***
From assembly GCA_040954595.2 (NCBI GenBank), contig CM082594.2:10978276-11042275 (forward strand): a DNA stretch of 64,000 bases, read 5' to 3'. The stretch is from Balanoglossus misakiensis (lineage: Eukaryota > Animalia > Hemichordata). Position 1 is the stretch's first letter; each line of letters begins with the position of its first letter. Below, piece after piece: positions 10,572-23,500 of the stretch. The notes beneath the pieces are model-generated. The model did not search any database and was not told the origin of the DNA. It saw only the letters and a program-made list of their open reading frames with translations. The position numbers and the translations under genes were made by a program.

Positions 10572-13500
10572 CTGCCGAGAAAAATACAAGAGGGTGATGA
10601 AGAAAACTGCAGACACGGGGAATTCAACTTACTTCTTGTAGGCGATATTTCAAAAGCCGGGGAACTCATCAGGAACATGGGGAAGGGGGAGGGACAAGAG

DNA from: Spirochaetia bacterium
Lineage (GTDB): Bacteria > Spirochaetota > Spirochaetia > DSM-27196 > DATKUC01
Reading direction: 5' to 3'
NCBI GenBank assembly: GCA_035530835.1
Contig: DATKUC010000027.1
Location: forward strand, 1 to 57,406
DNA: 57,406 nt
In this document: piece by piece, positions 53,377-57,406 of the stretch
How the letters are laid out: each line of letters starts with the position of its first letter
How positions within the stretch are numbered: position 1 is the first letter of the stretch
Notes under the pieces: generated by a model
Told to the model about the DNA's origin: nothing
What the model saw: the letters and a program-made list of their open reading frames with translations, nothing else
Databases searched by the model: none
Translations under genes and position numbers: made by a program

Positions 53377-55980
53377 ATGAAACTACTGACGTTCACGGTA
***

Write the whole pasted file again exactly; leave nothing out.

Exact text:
From assembly GCA_040954595.2 (NCBI GenBank), contig CM082594.2:10978276-11042275 (forward strand): a DNA stretch of 64,000 bases, read 5' to 3'. The stretch is from Balanoglossus misakiensis (lineage: Eukaryota > Animalia > Hemichordata). Position 1 is the stretch's first letter; each line of letters begins with the position of its first letter. Below, piece after piece: positions 10,572-23,500 of the stretch. The notes beneath the pieces are model-generated. The model did not search any database and was not told the origin of the DNA. It saw only the letters and a program-made list of their open reading frames with translations. The position numbers and the translations under genes were made by a program.

Positions 10572-13500
10572 CTGCCGAGAAAAATACAAGAGGGTGATGA
10601 AGAAAACTGCAGACACGGGGAATTCAACTTACTTCTTGTAGGCGATATTTCAAAAGCCGGGGAACTCATCAGGAACATGGGGAAGGGGGAGGGACAAGAG

DNA from: Spirochaetia bacterium
Lineage (GTDB): Bacteria > Spirochaetota > Spirochaetia > DSM-27196 > DATKUC01
Reading direction: 5' to 3'
NCBI GenBank assembly: GCA_035530835.1
Contig: DATKUC010000027.1
Location: forward strand, 1 to 57,406
DNA: 57,406 nt
In this document: piece by piece, positions 53,377-57,406 of the stretch
How the letters are laid out: each line of letters starts with the position of its first letter
How positions within the stretch are numbered: position 1 is the first letter of the stretch
Notes under the pieces: generated by a model
Told to the model about the DNA's origin: nothing
What the model saw: the letters and a program-made list of their open reading frames with translations, nothing else
Databases searched by the model: none
Translations under genes and position numbers: made by a program

Positions 53377-55980
53377 ATGAAACTACTGACGTTCACGGTA